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This morning Lacey is being so indecisive about whether she wants to be up on the couch or down on the floor. Up and down, up and down. In order to get up on the couch, she “asks” by putting her front paws up on the cushion and either nudging my hand with her nose or pawing at me.

After the 5th time in an hour I’d had enough of picking her up to get on the couch. She pawed and nudged me. I told her she should just hang on the floor and the reason why. So she’d get down, circle around and come back to paw and nudge at me.
In the conversational way I often talk to her, not truly expecting her to understand, I said “I’m not bringing you up again. Why don’t you go play with your toys?” With that she got down, calmly walked over to one of her toys, then pounced on it and started chewing.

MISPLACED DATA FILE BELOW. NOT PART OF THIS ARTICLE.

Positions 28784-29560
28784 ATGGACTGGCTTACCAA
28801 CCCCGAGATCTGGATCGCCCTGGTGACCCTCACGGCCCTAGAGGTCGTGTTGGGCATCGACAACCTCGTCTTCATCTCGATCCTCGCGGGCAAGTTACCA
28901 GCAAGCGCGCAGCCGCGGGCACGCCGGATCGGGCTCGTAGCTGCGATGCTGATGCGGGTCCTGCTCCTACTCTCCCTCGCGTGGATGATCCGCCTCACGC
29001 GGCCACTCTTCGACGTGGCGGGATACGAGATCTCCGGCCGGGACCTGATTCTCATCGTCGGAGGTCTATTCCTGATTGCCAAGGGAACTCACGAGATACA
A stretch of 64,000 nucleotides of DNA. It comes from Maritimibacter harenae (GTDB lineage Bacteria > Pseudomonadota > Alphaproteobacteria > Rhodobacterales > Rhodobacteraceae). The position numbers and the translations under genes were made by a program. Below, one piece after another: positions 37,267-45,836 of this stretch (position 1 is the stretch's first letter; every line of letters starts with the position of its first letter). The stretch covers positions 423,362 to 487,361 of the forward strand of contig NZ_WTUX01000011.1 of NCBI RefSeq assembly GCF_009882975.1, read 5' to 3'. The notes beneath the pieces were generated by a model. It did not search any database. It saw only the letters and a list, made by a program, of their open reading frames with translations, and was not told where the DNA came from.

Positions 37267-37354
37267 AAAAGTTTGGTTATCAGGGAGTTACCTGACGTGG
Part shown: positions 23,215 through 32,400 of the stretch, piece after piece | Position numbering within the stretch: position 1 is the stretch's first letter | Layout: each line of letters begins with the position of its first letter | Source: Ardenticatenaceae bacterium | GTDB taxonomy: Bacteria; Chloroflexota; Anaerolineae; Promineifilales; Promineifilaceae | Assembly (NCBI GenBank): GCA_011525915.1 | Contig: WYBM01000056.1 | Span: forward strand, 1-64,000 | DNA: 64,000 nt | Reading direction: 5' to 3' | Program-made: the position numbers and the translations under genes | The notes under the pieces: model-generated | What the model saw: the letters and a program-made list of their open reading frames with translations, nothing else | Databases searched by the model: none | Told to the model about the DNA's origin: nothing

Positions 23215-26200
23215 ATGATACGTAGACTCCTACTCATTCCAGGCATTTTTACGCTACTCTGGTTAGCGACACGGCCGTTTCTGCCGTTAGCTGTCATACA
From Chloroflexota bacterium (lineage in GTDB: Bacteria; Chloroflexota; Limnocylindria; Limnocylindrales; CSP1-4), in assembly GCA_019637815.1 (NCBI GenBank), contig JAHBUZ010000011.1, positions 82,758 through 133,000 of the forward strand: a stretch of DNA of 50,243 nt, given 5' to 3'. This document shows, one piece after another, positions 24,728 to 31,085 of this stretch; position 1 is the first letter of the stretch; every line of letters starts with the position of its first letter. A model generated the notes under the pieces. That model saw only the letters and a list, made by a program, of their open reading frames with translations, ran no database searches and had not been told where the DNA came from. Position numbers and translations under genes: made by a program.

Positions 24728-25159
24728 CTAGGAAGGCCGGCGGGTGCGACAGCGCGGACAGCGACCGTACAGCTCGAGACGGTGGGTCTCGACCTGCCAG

I couldn’t believe it! She never would go play on her own if she was insisting on being on the couch— she’d just go curl up in the corner of the room and pout. I feel like she concretely understood something beyond a simple command.

My last poodle, Asher, was SUCH a smart dog. I swear he understood English on some level. For example, he’d be sitting next to me on the couch and start scratching so hard it’s shaking me too. I’d tell him “hey, that’s kind of annoying that you’re scratching so hard you’re shaking the whole couch. Can you do that on the floor?” He would jump down, finish his scratching, then jump back up when he was done.

Ive never expected Lacey to understand casual sentences the way Asher did. I didn’t even think it was possible. But how cool if it turns out someday she does.
 

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Love that. :)